Or not. But if we can, we will certainly insist you wash your hands before we go anywhere.
You'd be surprised at what a hamster can do when it's really irritated.
Against the law?! What an outrageous suggestion! Rest assured, whatever it is we are authorized to do, it is absolutely legal. How can you be sure? Well, we totally swear it is.
What is that?! Are you flushing?! Nice try, Timmy, but I think you've fallen right into our trap. Perhaps you've heard of the TSA program? It stands for Total Sewage Awareness, Timmy. You think you've just destroyed the evidence, but 10 minutes from now we'll be going over that evidence with a fine tooth comb.
What's that? Now you're wising up Timmy. That's right. Just slip it out under the door, and no sudden moves. You're not imagining the sounds of those helicopters. We could turn this bathroom into a crater in the blink of an eye.
What's this!? This is just a girlie magazine! You think this is going to throw us off your track? Do you think we're idiots?! Do you?!
Don't even bother to answer that. It's classified.
Editor's note to the author: We had intended to use this space to congratulate you on your first post in this space, but regrettably we find ourselves apologizing to our readers for the prurient content of the work. For future reference, this is not the kind of thing we are looking for.
Sunday, July 29, 2007
Good afternoon, Mr. Wochysky. I believe your acquaintances call you Timmy, yes?
Thursday, July 19, 2007
You know how when you were a kid you mixed all the colors of your paint kit together, thinking that you would thereby create a new super-color? A color so blinding and powerful that to view it would cause your eyeballs to burst?
We all know what happened. It turned out to be the color of poop.
This is instructive, for Americans are a wildly varied bunch as well, and our government is now, as it almost always is, an accurate reflection of our totality. So what happens when many-hued America looks in the mirror and sees our government looking back at us?
We discover that we look like shit.
Sure, the feedback loop between electorate and elected runs both ways, and the government has great power to mold and manipulate public opinion. But the people are the gale that drives all political vessels, and though politicians may tack into the wind in pursuit of their own specific agenda, you may be sure that they keep their sails full nonetheless.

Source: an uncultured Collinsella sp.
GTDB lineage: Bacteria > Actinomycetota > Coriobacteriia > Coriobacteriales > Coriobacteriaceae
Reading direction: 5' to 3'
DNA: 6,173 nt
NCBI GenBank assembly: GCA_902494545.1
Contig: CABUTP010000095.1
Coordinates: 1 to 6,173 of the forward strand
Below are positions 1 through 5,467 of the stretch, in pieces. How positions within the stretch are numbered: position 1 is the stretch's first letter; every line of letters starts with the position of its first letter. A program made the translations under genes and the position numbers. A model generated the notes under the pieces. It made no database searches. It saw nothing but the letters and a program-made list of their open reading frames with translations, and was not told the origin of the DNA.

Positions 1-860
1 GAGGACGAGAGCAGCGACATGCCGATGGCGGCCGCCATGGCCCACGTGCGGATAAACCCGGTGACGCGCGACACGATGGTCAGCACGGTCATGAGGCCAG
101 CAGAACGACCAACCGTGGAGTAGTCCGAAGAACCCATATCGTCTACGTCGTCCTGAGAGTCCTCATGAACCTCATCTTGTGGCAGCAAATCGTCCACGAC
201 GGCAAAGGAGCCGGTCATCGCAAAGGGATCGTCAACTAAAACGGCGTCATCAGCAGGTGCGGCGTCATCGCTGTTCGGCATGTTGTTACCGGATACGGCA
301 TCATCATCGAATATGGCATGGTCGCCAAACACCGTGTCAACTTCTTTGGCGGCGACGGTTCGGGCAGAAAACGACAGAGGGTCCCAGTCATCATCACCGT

The thought that our government will always be an honest reflection of our populace does not make me optimistic, for if there is one thing I can't stand, it is people. We are, after all, just critters, crouching in our burrows, defending our territory, redolent of our own effluvia. How could any student of our behavior doubt our purely animal ancestry? When we feel fear, we blindly flail our claws. When told that our consumerist ways are unsustainable, we react by buying even more useless crap and then hording it so that while starving refugees wander the barren post-apocalyptic moonscape of the future planet earth, those with foresight and a portable generator may still watch their giant-screen outdoor television. And when we can obtain an unlimited supply of salty snacks, we turn on E!, tear open the bags and surrender ourselves to obesity with the same sense of relief and euphoria with which one welcomes the onset of hypothermia.
In other animals, wired only for involuntary compliance with the siren call of their instinctual compulsions, this behavior would not be notable. However, despite all evidence to the contrary, it is in fact possible for people to conduct themselves in a manner neither brutish nor dull. Recently, a team of brilliant imaginary researchers examined tens of thousands of cases in which people exhibited apparent integrity or altruism. After eliminating those cases that turned out to be marketing ploys, there remained nearly half a dozen that could only be explained as the product of intelligence catalyzed by niceness. With the results of this study in hand, these same make-believe researchers dressed like scientists and determined that American citizens are even theoretically--theoretically--capable of recognizing the deceptions of our government and corporate-controlled press, throwing the evil warlords out of office, and heralding a new era of wisdom and compassion.
With rainbows and flowers.
Keep in mind though that Einstein also had a theory, a theory that gravity could bend space/time--which turns out to be true--but you and your children and your children's children will be born and die and never once see anything like that happen.
So if it's simply too much to ask for people to behave, how can we proceed? Well, the founding fathers, who was some pretty smart cookies, had thoughts on that subject. The founders hated people almost as much as I do. Out of their great wisdom and incandescent loathing for mankind was born a form of government designed to prevent the inevitably stupid and destructive notions of its citizens from ever being put into action. Its particular genius is the way it evolves over time in apparent response to the changing sensibilities of the electorate, ostensibly allowing each new generation the opportunity to implement favored policies. But this is mere pablum for the naive. In fact, the elegant organism of our government mutates through the decades into forms best adapted to obstruct the hateful, self-injurious instincts of each new crop of greedy rotten degenerates that spring from America's rancid womb.